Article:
Smart Beta Is Not The Golden Ticket

You can produce the smart beta effect through a combination of small cap and large cap ETFs - for lesser cost

Reviewed by: Alan Miller
Edited by: Alan Miller

"Smart beta" may sound like investment nirvana but it comes with a catch: some of the more successful smart beta ETFs' recent gains appear to be thanks to an inherent bias to smaller and medium-sized stocks. As with all investments, you need to conduct robust due diligence.

A year ago, we selected a new, higher dividend, smaller company-focused European smart beta ETF as a superior replacement for our "old fashioned" market cap-weighted ETF of the same asset class. However, since we switched, the smart vs the not-so-smart's performance has been almost identical, even though their underlying stocks and their weightings are different. Over the longest period of data available, the market cap-weighted European small cap ETF has marginally outperformed the smart beta smaller cap, higher dividend ETF after fees (19.2 percent versus 18.5 percent).

Source: SCM

I continually question whether many smart beta ETFs are too concentrated and inherently volatile compared to their market cap-weighted counterparts. Smart beta seems to necessitate an element of timing to ensure that your chosen so-called 'smart factor' is not being bought at its relative peak.

One golden rule is to look closely at the underlying make-up and valuation of the smart beta index constituents before jumping in.

The problem with analysing a UK sample of smart beta ETFs is that many of these funds do not have a very long track record.

I conducted an analysis of the various equity (non-sector) smart beta ETFs listed in sterling and traded on the London Stock Exchange. I compared their performance with a conventional market cap-weighted index from the end of 2014 to last Friday's close (23rd October 2015). I used the most comparable MSCI or FTSE alternative to represent the equivalent market cap return index.

Source: SCM

This chart above shows that the spread of returns is pretty significant and many clients might not have the appetite to cope with the significant chance of underperforming by 5 percent plus in any given year.

To reduce this downside risk, investors might combine smart beta with market cap-weighted indexes or combine more risk factors in their portfolios.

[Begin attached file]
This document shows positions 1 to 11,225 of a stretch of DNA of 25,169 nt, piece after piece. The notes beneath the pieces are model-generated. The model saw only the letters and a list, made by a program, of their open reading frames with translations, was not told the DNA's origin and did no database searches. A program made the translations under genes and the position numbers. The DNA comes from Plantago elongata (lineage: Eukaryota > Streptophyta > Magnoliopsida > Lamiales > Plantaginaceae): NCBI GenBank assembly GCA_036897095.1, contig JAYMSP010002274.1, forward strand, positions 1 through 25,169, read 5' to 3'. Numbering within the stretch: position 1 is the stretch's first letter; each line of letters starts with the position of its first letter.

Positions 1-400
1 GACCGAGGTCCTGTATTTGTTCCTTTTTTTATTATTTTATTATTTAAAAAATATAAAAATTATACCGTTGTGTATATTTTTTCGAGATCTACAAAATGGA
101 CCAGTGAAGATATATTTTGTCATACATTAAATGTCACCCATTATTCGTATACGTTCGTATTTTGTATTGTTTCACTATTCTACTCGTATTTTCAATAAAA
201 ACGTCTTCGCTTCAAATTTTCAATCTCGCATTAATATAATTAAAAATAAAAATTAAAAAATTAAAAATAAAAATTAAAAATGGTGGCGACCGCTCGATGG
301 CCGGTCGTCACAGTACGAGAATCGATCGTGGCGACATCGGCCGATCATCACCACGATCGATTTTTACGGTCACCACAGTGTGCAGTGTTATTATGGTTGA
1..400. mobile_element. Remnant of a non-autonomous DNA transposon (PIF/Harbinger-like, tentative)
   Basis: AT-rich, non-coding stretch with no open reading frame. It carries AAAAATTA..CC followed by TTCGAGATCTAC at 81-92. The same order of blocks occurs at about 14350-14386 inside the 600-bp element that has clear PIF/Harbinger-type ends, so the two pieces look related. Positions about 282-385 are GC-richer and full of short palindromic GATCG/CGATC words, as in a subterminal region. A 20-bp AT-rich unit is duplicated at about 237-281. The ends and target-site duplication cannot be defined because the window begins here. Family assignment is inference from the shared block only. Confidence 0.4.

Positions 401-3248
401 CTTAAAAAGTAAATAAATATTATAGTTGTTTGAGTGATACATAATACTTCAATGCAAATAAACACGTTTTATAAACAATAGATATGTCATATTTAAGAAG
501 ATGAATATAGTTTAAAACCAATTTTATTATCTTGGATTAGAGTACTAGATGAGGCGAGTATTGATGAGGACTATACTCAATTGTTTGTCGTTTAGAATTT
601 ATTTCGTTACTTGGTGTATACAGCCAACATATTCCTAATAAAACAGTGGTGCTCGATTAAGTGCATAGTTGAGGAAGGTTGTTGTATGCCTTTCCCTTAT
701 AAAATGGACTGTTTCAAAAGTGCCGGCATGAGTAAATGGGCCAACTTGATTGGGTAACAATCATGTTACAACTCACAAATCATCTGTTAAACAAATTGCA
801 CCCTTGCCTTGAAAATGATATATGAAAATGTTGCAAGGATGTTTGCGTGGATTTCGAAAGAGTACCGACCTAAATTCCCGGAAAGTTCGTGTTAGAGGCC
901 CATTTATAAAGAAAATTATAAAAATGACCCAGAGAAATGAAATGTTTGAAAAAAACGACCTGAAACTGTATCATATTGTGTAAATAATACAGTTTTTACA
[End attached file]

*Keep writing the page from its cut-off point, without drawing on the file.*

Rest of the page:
Higher Cost

In our sample of 44 smart beta equity ETFs, the average cost as measured by their total expense ratios was 0.48 percent – more than double a typical market cap-weighted ETF. In addition, the average underperformance of these smart beta ETFs vs their market cap-weighted equivalent index was minus 1 percent. Clearly, 2015 has not been a great year for smart beta.

The five best performing ETFs in our sample were as follows:

Name of ETF

Market Cap Index used in comparison

2015 YTD ETF Return

2015 YTD Market Cap Index Return


2015 YTD Smart Beta Outperformance



FTSE All Share





FTSE 100





FTSE All Share





FTSE All Share










However, some of the outperformance of the better performing smart beta ETFs has been a direct result of the market cap bias of their smart indexes.

So far in 2015, the mid cap UK FTSE 250 has outperformed the large cap FTSE 100 by just over 8 percent and it is interesting that the First Trust ETF above has circa 35 percent invested in mid-caps and the IShares UK Dividend around 24 percent invested in mid-caps vs a market cap index weight of just 8 percent. Similarly, the Lyxor European Quality ETF has 28 percent invested in mid-caps vs a market cap index weight of just 1 percent.

In terms of the worst performing smart beta ETFs so far in 2015, there was no single explanation. Whilst some of these ETFs relied on the value factor tilt – 2015 has been one of the worst years for some time for value vs growth stocks – others included socially responsible investing, U.S. large cap, U.S. minimum variance and emerging markets income stocks.

Smart beta investing requires just as much analysis as any other type of ETF. Investors need to carefully analyse each ETF for evidence of sector or company bias and compare the resulting valuations against its market cap-weighted counterpart.

In many cases, a cheap, small cap ETF in a particular market will capture the same effect as a smart beta ETF. By combining such ETFs with even cheaper large cap ETFs, investors can reduce overall cost and volatility against a market cap benchmark or a pure smart beta portfolio. As with all investments, there are no guarantees, and even with smart beta ETFs, don't assume you've just won the gold ticket.




Alan Miller is chief investment officer at specialist ETF  asset manager SCM